In this article, Komal Shah does a comparative study between UK, Ireland and Indian laws on Board meetings for Private Limited Companies.
As someone who has shifted across continents and back, I have been asked quite a few times about the differences in work experiences in India and abroad. So I picked up an area which is probably one of the most common areas company secretaries can come across, in their work lives, and decided to draw up a comparison.
Below I have taken a few aspects covering provisions relating to board meetings for private limited companies which might give an idea into the legislative intents / prevalent practices in India, Republic of Ireland (Ireland) and the UK.
Number of provisions
The Companies Act, 2013 has a whole Chapter XII dedicated to meetings of the board and its powers. Then there are the Companies (Meetings of the Board and its Powers) Rules 2014. Both of these do not deal with the minutes for the board meetings and so these are dealt with in Section 118 under Chapter VII of the Companies Act 2013 and Rule 25 of the Companies (Management and Administration) Rule 2014.
Besides these, in Table F to Schedule I which provides the model Articles of Association for a company limited by shares, articles 67 to 76 deal with the ‘proceedings of the Board’. If you digress from some of these and have your own provisions in the Articles, you have that much more to look into while ‘convening and conducting’ a board meeting.
In addition to the above, there is a Secretarial Standard I which needs to be adhered to, as required under Section 118 of the Companies Act 2013.
There are exemptions available to section 8 (non profit) companies and private companies which are small, start ups, IFSC private companies or dormant companies, but these are specific to relevant sections.
Section 160 of the Companies Act 2014 deals with the meetings of the board of directors. Section 166 deals with the minutes of the proceedings of the directors. Other than these, there seem to be no other sections or rules specifically dedicated to the meetings of the board of directors of private companies. The Companies Act 2014 does go on to provide for general meetings of different types of companies though, such as public limited companies and designated activity companies and for specific situations such as mergers or winding up.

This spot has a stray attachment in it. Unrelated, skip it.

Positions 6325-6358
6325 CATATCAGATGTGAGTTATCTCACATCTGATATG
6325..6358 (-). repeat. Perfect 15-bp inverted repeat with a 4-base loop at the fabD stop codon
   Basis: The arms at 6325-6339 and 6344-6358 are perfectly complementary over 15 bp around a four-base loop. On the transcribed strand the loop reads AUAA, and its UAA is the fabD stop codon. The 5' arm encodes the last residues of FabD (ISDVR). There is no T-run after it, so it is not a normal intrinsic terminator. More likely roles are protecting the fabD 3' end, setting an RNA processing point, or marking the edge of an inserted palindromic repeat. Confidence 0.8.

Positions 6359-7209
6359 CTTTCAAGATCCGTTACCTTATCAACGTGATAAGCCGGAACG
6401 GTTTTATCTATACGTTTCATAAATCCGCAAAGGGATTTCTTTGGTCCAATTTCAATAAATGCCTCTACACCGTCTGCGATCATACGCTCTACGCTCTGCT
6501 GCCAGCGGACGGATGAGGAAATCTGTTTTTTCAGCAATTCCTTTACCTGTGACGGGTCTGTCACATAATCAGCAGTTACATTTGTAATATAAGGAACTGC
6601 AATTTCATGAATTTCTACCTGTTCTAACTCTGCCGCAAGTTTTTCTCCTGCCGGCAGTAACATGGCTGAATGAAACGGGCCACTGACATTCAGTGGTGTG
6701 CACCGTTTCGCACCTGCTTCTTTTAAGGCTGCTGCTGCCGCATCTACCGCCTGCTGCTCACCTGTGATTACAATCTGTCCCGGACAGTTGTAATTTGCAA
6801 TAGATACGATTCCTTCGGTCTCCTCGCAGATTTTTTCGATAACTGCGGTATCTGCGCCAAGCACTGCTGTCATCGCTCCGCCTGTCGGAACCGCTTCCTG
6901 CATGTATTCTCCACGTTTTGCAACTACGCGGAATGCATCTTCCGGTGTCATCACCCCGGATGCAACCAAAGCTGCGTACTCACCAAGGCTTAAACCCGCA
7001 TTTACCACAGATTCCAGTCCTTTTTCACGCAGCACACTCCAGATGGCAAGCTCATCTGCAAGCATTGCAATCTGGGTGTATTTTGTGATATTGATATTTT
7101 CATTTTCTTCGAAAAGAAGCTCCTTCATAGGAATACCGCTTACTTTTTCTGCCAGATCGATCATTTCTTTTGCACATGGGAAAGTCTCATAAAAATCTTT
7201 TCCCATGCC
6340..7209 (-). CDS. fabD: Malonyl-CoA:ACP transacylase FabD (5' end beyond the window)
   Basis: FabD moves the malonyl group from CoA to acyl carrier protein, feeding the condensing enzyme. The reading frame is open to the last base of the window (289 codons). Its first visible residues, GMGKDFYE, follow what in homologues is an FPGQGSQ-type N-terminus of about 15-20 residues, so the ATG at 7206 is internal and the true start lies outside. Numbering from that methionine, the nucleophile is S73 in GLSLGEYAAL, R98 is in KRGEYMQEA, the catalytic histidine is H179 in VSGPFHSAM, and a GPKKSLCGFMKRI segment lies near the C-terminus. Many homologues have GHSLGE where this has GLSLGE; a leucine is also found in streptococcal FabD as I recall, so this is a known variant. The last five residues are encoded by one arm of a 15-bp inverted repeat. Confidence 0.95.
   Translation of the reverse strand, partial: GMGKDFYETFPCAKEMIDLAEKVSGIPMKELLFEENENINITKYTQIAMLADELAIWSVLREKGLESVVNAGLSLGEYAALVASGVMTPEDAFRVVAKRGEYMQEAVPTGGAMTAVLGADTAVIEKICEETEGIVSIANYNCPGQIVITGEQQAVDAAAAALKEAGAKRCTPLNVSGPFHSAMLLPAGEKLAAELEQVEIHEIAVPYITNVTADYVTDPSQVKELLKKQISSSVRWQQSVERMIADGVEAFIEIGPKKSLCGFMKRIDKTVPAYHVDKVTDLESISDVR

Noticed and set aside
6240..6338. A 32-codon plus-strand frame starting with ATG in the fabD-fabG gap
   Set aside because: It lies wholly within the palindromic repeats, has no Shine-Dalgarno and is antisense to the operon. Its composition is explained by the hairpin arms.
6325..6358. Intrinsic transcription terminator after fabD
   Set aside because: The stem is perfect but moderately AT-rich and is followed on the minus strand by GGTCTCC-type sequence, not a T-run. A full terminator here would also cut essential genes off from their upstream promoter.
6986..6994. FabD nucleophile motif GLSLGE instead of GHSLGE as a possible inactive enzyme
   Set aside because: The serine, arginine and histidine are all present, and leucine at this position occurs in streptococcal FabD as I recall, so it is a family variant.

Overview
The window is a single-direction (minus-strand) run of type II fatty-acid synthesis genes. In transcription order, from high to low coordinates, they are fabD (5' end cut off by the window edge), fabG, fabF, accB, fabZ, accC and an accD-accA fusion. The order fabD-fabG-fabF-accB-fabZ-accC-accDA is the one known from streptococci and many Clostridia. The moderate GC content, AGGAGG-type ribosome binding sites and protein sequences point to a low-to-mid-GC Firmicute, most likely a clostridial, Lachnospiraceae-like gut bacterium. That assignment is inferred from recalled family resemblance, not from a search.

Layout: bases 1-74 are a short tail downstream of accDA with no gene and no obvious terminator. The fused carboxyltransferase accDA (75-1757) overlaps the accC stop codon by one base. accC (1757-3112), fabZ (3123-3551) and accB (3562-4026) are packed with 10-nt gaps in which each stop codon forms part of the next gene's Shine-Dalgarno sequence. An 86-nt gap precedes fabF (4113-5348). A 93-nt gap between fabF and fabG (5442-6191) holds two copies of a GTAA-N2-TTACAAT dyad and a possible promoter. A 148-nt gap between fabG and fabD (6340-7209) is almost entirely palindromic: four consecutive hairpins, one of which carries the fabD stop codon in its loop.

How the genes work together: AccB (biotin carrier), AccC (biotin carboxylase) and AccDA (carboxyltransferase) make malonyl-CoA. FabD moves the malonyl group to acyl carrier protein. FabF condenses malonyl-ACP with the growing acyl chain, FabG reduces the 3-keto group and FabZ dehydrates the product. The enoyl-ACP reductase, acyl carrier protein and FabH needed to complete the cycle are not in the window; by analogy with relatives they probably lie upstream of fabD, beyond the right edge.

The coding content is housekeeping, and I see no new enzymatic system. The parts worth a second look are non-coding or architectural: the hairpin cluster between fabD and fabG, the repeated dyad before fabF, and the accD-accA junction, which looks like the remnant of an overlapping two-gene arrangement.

There are no direct sections in the Companies Act 2006 dealing with the meetings of the board of directors. The only relevant sections are sections 248 and 249 which relate to the minutes of the directors’ meetings. Also, the articles 7-16 of the Companies (Model Articles) Regulations 2008 deal with the board of directors’ meetings. However, companies can have their own Articles of Association registered, which can have different provisions than the model articles.
Food for thought: So it seems a lot more needs to be looked into, if you are holding a private limited board meeting in India, than in Ireland or UK, assuming that none of the entities are regulated.
Per section 173 of the Companies Act 2013, the first meeting of the board of directors should be held within 30 days of incorporation (60 days for a specified IFSC private company). Thereafter, at least 4 board meetings should be held in every year with a gap of not more than 120 days between two meetings. For section 8 (non profit) companies, one person companies, small companies, dormant companies and a start up private company, this rule is relaxed to holding one board meeting in each half of the year.
Section 160(1) of the Companies Act, 2014 just says that the directors of a company may meet together for the dispatch of business, adjourn and otherwise regulate their meetings as they think fit. That’s it. No minimum number of meetings.